The flows on the Lower Owens will drop late September/early October. We will see summer bug hatches, beautiful fall weather, perfect water temps and fish that have not seen flies in months. It is prime time to spend the day in a driftboat hunting trout... A unique way to get away from weekend crowds and explore new, trout infested water is to go by boat. Since most of the Lower Owens River below the Wild Trout Area is not accessible by foot, drifting is the best way to get around. My 15-foot Hyde drift boat will accommodate two anglers in style. I chose this boat for its state-of-the-art profile, excellent draft in shallow water, and hull construction that keeps it warm in winter, cool in summer and quiet always. It is the finest drift boat in the Owens Valley. During our drift trips, I teach and refine techniques such as nymph fishing with and without indicators, using streamers with sinking lines, and long- and short-line trout hunting with dry flies. Drift-boat fishing can accommodate anglers of all kinds. It’s perfect for the beginner - advanced, the wader or non-wader, and the young to young at heart. 8 Hour Drift Trip Include: Flies, Complete Wading Gear, Rod/Reel, Terminal Tackle, Lunch and Beverages-$400.00 1-2 anglers....HALF DAY TRIP 1-2 anglers $300.00 --------------------------------------------------------------------------------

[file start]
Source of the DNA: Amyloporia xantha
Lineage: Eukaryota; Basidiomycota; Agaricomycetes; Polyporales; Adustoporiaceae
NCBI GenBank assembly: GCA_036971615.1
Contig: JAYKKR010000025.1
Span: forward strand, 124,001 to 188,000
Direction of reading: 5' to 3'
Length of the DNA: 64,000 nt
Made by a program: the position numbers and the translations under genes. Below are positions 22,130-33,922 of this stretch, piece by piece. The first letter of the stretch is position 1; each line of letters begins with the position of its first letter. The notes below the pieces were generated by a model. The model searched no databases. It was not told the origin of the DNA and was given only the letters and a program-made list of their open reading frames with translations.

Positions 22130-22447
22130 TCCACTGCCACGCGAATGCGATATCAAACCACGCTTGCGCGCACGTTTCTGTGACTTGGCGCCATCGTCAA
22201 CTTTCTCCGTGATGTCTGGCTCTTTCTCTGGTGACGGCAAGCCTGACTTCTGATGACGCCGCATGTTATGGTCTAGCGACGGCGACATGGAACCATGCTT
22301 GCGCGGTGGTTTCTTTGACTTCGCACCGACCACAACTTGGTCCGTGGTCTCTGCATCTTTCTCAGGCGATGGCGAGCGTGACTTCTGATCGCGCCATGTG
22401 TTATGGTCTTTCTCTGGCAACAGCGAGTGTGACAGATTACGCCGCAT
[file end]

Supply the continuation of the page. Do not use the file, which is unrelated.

Lower Owens River blog
Open year-round 10/28/14...Our tomatoes have not seen the touch of winter yet in the Owens Valley. The weather has been San Diego-like, and the water flows have been November-like down here on the Lower Owens River. Water flows are coming out of Pleasant Valley Reservoir at 130 cubic feet per second and day time average temp’s in the 70-80 something’s. This combination of events has resulted in the perfect storm of fun that we’ve witnessed in our backyard the last couple of weeks. The fish have been happy and easily (some days) tricked by a fly with a good presentation. The big boys have come out of there summer nocturnal norm and on most days we have had a chance at landing one or more of these Sierra Steelheads. I forecast the fishing will be good to outstanding through this month going into Thanksgiving. It’s time to call in sick....its driftboat time